Swords of the Serpentine is designed to be a swords and sorcery GUMSHOE game that you can set anywhere, including your own home setting. Thinking of Thieves’ World’s Sanctuary, Fafhrd and the Gray Mouser’s Lankhmar, or Locke Lamora’s Camorr, however, Emily Dresner and I love the game most when it’s set in a big city. As detailed in the core rules, that city is Eversink. Built on dozens of linked islands in the delta of the River Serpentine, Eversink considers itself the center of commerce and civilization in the known world.

So, what three things are most important to know?

The Buildings are Always Sinking

…and no one knows why.

The city was founded almost a thousand years ago by refugees fleeing downriver, and since that time most buildings sink into the soil by about 8 centimeters a year (although iconic buildings sink much more slowly and unmemorable buildings sometimes sink more quickly). That works out to most buildings losing their bottom floor underground every fifty years. Some buildings sink slower than this, some sink faster, and rarely one drops several stories in a single afternoon, but just about every building eventually settles out of sight. No one knows why. The Church claims it is the Goddess Denari’s will, but theological scholars don’t necessarily believe that. Over the 40+ generations that Eversink has been settled, huge numbers of buildings have entirely vanished. They’re still down there somewhere, most of them. Know the undercity well enough, and maybe you can find their ruins.

The City and the Goddess are One

Except when she takes on human form once a year, the buildings and islands of Eversink are the body of the goddess Denari Herself. You literally live inside the Goddess. As the goddess of commerce and civilization, Denari blesses the trade that occurs within her borders. Every coin exchanged is a prayer, and every transaction a sacrament. Worship her with soft words in the honeyed darkness of a garden at a masquerade ball, whispered to a fetching stranger; worship her by outwitting a dullard who wouldn’t know the best place in the world to live if it invited him in.

The aura of her Blessing doesn’t reach everywhere, though, and it’s burned away by sorcerous corruption – enough careless sorcery could literally kill the Goddess. She’s not omnipotent or omniscient, and only knows what her faithful tell her through prayer. The Church claims that it’s Her Blessing that delivers prophecies, but that’s clearly not always true; small gods and ancient demons lurk everywhere, clamoring for their own power by creating faithful worshippers of their own.

Statues are Everywhere, because Statues Represent Souls

Burial in Eversink has always been a problem; you can’t bury your dead below ground when floods are commonplace, not unless you want coffins and corpses floating through flooded streets. Nowadays, the poor slide corpses into one of the swamps and the rich opt for air burial on stone plinths upriver. But what happens to the flesh isn’t nearly as important as what happens to the soul. As long as a memorial funerary statue is made for someone deceased, whether a tiny statue out of clay or a huge magnificent statue out of cast bronze, the departed’s soul is guaranteed a place in Denari’s heaven. If that statue is ever destroyed, either the soul disintegrates and ceases to exist – or it returns to the spirit world as a ghost. There’s a heretical theory that ghosts are actually Denari’s memories of the once-living, and that when priests walk through the spirit world they are literally walking through the memories of the Goddess. Regardless, funerary statues quell unquiet spirits and keep your living loved ones from being possessed by the dead.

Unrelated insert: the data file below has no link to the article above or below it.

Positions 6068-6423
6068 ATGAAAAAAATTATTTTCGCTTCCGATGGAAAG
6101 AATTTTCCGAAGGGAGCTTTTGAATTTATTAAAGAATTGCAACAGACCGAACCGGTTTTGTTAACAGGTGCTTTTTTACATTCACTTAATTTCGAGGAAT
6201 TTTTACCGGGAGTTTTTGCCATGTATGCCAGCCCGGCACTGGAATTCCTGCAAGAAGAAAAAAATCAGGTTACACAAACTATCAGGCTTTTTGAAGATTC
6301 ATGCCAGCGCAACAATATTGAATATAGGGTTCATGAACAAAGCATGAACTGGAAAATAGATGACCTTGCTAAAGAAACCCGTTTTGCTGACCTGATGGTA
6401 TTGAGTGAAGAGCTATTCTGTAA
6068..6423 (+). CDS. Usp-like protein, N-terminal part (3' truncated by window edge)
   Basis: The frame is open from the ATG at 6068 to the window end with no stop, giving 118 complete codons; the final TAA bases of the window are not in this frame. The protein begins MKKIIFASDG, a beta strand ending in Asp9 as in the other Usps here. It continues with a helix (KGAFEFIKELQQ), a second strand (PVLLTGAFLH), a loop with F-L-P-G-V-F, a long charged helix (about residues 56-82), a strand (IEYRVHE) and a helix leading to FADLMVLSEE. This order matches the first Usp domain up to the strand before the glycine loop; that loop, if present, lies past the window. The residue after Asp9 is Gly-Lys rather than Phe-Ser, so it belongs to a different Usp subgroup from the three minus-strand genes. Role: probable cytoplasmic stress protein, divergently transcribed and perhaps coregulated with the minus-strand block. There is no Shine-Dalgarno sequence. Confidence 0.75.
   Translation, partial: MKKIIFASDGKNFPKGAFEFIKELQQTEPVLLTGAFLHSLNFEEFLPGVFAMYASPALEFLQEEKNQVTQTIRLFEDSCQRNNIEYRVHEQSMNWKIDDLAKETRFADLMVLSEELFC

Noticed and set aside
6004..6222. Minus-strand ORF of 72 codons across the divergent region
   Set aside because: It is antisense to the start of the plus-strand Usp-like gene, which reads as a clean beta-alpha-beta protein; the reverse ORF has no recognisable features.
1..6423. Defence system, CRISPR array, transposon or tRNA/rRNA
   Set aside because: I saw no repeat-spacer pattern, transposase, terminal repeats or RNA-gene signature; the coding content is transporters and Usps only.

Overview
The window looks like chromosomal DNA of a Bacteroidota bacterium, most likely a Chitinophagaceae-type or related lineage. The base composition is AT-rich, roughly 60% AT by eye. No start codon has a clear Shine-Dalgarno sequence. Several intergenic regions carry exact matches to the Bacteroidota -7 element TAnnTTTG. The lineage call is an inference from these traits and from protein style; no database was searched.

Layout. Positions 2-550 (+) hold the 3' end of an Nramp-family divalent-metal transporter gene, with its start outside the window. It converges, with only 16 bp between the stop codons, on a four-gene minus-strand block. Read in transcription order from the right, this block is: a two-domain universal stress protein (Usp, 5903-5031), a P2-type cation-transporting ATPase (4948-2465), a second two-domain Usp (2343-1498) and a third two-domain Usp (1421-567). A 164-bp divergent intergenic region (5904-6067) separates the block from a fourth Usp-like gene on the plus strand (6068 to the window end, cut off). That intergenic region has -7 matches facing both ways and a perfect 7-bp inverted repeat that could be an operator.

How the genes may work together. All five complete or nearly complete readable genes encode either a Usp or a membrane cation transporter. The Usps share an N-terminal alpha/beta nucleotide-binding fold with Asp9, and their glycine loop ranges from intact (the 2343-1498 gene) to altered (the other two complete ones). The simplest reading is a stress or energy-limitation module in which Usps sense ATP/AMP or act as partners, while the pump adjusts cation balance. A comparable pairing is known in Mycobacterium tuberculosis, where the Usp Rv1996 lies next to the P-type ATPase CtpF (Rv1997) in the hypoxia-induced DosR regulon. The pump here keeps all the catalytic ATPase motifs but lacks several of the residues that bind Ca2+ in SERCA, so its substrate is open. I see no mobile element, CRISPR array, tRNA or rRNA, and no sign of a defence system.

This means that in Eversink, statues are everywhere. Hundreds of thousands of statues. They’re in canals, on roofs, filling homes and staring out from niches in walls. It’s illegal to destroy a funerary statue, because that could destroy a soul, so families put the statues of their dead anywhere they can find space. A surprising number of crimes in Eversink involve funerary statues.


Kevin Kulp (@kevinkulp) and Emily Dresner (@multiplexer) are the co-authors of Swords of the Serpentine, to be published in 2019. Kevin previously helped create TimeWatch and Owl Hoot Trail for Pelgrane Press. When he’s not writing games he’s either smoking BBQ or helping 24-hour companies with shiftwork, sleep, and alertness.

by Kevin Kulp

Swords of the Serpentine is a swords and sorcery game that’s fundamentally about your actions changing the world around you. One of the ways it does that is by giving you tools to manipulate political factions in your fantasy city or world.

Politics in Fantasy Literature

Every fantasy setting has political factions, even if you don’t immediately think of them as such. Glen Cook’s The Black Company has factions such as the Dominator, the Taken, the Lady, Mercenaries, and the Circle of Eighteen. Scott Lynch’s Lies of Locke Lamora has Thieves’ guilds, Nobles, Secret police, Commoners, the Grey King, and more. Terry Pratchett’s Discworld series set in Ankh-Morpork has the City Guard, Nobles, Lord Vetinari, Dwarves, Trolls, the Assassins’ and Thieves’ Guilds, Unseen University (and the Wizards), various foreign countries, guilds, and even the witches.